' The assessee-firm held the entire shares of M/s. Hall & Anderson Pvt. Ltd. It received Rs. 80,00,000 on behalf of the Private Ltd. Co. when the assets of this company were sold to M/s. Hall & Anderson (Public) Ltd. This amount has been shown in the assets side of the Pvt. Ltd. Company's balance-sheet as an advance recoverable in cash from a director. This advance included accumulated profits of Rs. 12,26,206 relating to the private limited company. Since the assessee-firm being the only shareholder of the company, should be regarded as the director in receipt of the said advance which has not yet been paid to the company so far. I have reasons to believe that deemed dividend of Rs. 12,26,206 by virtue of Section 12(1B) read with Section 2(6A)(e) of the Indian I.T. Act, 1922, escaped assessment and action under Section 147 of the I.T. Act, 1961, is necessary to tax the firm and its partners for the assessment year 1955-56. '

3. Aggrieved by this assessment order, the assessee went up in appeal before the AAC. The AAC, however, agreed with the ITO and dismissed the appeal. On the point of reopening, the AAC observed, inter alia, as follows:

' Since the entire ordinary and preference shares of the private limited company were acquired by the assessee-firm which was the only sharaholder of the company, it is the firm which should be regarded as the director in respect of the advance or loan of Rs. 80,00,000. The balance-sheet was audited by Price Waterhouse Peat & Co., Calcutta, on 15th September, 1949. The private limited company considered the asset of Rs. 80,00,000 as doubtful and the loan or advance remained unpaid on the first day of the previous year relevant to the assessment year 1955-56. The privated limited company had accumulated profit to the extent of Rs. 12,26,206, Therefore, Rs. 12,26,206 is treated as dividend income of the assessee under Section 12(1B) of the I.T. Act, 1922, which was not disclosed by the assessee in the course of assessment proceedings for the assessment year in question.'

4. He also agreed with the ITO that the sum of Rs. 12,26,206 was correctly included under Section 12(1B) read with Section 2(6A)(e) of the Indian I.T. Act, 1922.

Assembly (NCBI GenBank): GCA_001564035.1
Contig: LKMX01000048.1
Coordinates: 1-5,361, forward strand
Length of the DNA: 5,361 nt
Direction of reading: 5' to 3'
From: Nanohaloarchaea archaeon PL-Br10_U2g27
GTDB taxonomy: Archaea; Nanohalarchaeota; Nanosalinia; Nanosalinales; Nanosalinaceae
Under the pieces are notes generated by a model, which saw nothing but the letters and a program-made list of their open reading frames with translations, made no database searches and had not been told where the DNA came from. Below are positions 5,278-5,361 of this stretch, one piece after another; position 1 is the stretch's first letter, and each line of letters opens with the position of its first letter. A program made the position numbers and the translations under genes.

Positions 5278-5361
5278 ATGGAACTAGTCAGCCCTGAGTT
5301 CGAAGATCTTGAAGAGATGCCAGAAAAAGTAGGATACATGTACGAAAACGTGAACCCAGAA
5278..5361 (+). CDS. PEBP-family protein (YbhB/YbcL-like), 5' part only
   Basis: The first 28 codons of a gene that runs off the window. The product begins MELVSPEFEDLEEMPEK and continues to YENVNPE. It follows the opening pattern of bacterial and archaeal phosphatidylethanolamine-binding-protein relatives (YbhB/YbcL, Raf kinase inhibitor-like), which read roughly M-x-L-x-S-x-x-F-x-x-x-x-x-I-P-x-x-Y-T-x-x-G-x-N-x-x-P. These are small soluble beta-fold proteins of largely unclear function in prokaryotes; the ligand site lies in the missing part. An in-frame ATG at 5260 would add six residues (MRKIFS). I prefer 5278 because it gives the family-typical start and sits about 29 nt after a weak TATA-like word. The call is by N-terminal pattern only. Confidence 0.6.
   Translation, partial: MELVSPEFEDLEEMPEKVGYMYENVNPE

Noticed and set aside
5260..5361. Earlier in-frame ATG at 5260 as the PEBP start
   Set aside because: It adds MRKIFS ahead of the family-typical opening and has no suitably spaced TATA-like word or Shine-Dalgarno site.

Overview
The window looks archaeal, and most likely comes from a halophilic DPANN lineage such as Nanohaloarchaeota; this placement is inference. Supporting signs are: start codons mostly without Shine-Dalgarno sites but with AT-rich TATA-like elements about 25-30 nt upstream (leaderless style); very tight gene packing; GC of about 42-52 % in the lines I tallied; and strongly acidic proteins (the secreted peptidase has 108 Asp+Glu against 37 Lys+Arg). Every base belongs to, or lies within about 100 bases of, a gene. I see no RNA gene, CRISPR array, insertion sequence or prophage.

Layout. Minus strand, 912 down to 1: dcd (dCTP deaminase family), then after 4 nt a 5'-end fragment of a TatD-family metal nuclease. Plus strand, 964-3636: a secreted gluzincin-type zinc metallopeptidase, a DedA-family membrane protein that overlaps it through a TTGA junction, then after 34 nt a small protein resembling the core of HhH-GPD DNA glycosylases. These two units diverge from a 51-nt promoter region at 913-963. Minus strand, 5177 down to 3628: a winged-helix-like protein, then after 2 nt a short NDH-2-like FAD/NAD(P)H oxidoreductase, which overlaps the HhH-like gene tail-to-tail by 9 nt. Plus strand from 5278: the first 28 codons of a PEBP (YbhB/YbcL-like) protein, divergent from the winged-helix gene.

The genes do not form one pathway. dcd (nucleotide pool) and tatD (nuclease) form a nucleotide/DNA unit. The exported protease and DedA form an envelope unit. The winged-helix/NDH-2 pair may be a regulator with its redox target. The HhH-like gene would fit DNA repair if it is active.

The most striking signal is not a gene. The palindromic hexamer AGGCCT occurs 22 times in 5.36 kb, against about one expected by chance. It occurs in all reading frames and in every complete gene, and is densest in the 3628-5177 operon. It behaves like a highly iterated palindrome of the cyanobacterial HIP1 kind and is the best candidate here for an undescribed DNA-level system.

5. The assessee, thereafter, went up in appeal before the Income-tax Appellate Tribunal. The Tribunal was of the view that all the particulars were disclosed by the assessee to the revenue authorities and, therefore, if the ITO did not take proper action at the time of the originalassessment and was not informed of what legal inferences should have been drawn from the facts disclosed and how the law should be applied to the facts of the case, Section 147(a) of the I.T. Act, 1961, was not attracted. The Tribunal further held that if an assessment was reopened in view of Section 297(2)(b) read with Section 297(2)(d)(ii) of the I.T. Act, 1961, the assessment should be made in accordance with the provisions of the new Act, and since under, the 1961 Act there was no provision similar to Section 12(1B) of the Indian I.T. Act, 1922, there was no question of any amount being treated as dividend under the provisions of Section 12(1B) of the 1922 Act, and the Tribunal, therefore, held that the addition was not proper also. Upon this the aforesaid two questions have been referred to this court. So far as the first question is concerned it is well settled that it is the obligation of the assessee to disclose truly and fully all basic material facts relevant for the assessment. It is not for the assessee to disclose what inferences should be drawn from the basic facts relevant for the assessment. In the instant case we have noted that all the basic facts had been disclosed. Indeed, from the reasons recorded by the ITO it is quite apparent that there was no new basic fact as such which was not disclosed in the original return, although the ITO had subsequently made another legal inference or conclusion from the basic facts or material facts which were there in the original return and which did not come into possession subsequently. In that view of the matter, in our opinion, the Tribunal was justified in the view it had taken that Clause (a) of Section 147 of the I.T. Act, 1961, could not be attracted. Furthermore, in our opinion, it has to be borne in mind that whether in a particular case the basic and material facts had been disclosed or not is primarily a question of fact and unless an appropriate question is raised challenging the finding of fact in the sense that the finding was based on no evidence or was perverse in law, the view taken by the Tribunal that Section 147(a) was not attracted, could not be assailed in a reference. The Tribunal was justified in the view it took. We, therefore, answer the first question in the affirmative and 'in favour of the assessee.